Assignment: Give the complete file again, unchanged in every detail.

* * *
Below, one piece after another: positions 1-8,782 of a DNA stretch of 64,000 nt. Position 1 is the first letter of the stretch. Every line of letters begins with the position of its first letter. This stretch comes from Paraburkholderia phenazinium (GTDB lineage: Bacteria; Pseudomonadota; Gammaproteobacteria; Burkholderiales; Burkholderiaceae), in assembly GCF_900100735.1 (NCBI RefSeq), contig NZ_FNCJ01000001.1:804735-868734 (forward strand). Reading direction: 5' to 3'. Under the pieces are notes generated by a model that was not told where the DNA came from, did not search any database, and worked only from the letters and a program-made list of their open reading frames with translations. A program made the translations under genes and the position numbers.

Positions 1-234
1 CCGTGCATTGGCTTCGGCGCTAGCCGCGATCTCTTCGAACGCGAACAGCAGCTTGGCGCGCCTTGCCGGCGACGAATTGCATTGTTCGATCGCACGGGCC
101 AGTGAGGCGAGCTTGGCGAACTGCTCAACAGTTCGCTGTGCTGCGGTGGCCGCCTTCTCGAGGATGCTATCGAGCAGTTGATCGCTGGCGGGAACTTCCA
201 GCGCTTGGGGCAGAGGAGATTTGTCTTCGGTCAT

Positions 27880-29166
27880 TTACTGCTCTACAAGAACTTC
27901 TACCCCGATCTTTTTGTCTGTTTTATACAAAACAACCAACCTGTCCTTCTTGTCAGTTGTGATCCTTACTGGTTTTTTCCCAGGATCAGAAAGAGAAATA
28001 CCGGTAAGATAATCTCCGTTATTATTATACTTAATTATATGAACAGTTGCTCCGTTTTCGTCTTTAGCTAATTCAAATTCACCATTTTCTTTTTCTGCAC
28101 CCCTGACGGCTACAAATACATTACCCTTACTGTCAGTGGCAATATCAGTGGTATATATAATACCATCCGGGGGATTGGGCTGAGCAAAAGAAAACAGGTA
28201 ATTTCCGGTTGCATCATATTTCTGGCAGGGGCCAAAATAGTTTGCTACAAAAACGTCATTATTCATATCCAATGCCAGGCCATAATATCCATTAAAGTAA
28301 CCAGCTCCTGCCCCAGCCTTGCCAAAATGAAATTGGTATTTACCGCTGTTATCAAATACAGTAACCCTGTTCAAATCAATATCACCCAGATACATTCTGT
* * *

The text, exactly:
Below, one piece after another: positions 1-8,782 of a DNA stretch of 64,000 nt. Position 1 is the first letter of the stretch. Every line of letters begins with the position of its first letter. This stretch comes from Paraburkholderia phenazinium (GTDB lineage: Bacteria; Pseudomonadota; Gammaproteobacteria; Burkholderiales; Burkholderiaceae), in assembly GCF_900100735.1 (NCBI RefSeq), contig NZ_FNCJ01000001.1:804735-868734 (forward strand). Reading direction: 5' to 3'. Under the pieces are notes generated by a model that was not told where the DNA came from, did not search any database, and worked only from the letters and a program-made list of their open reading frames with translations. A program made the translations under genes and the position numbers.

Positions 1-234
1 CCGTGCATTGGCTTCGGCGCTAGCCGCGATCTCTTCGAACGCGAACAGCAGCTTGGCGCGCCTTGCCGGCGACGAATTGCATTGTTCGATCGCACGGGCC
101 AGTGAGGCGAGCTTGGCGAACTGCTCAACAGTTCGCTGTGCTGCGGTGGCCGCCTTCTCGAGGATGCTATCGAGCAGTTGATCGCTGGCGGGAACTTCCA
201 GCGCTTGGGGCAGAGGAGATTTGTCTTCGGTCAT

Positions 27880-29166
27880 TTACTGCTCTACAAGAACTTC
27901 TACCCCGATCTTTTTGTCTGTTTTATACAAAACAACCAACCTGTCCTTCTTGTCAGTTGTGATCCTTACTGGTTTTTTCCCAGGATCAGAAAGAGAAATA
28001 CCGGTAAGATAATCTCCGTTATTATTATACTTAATTATATGAACAGTTGCTCCGTTTTCGTCTTTAGCTAATTCAAATTCACCATTTTCTTTTTCTGCAC
28101 CCCTGACGGCTACAAATACATTACCCTTACTGTCAGTGGCAATATCAGTGGTATATATAATACCATCCGGGGGATTGGGCTGAGCAAAAGAAAACAGGTA
28201 ATTTCCGGTTGCATCATATTTCTGGCAGGGGCCAAAATAGTTTGCTACAAAAACGTCATTATTCATATCCAATGCCAGGCCATAATATCCATTAAAGTAA
28301 CCAGCTCCTGCCCCAGCCTTGCCAAAATGAAATTGGTATTTACCGCTGTTATCAAATACAGTAACCCTGTTCAAATCAATATCACCCAGATACATTCTGT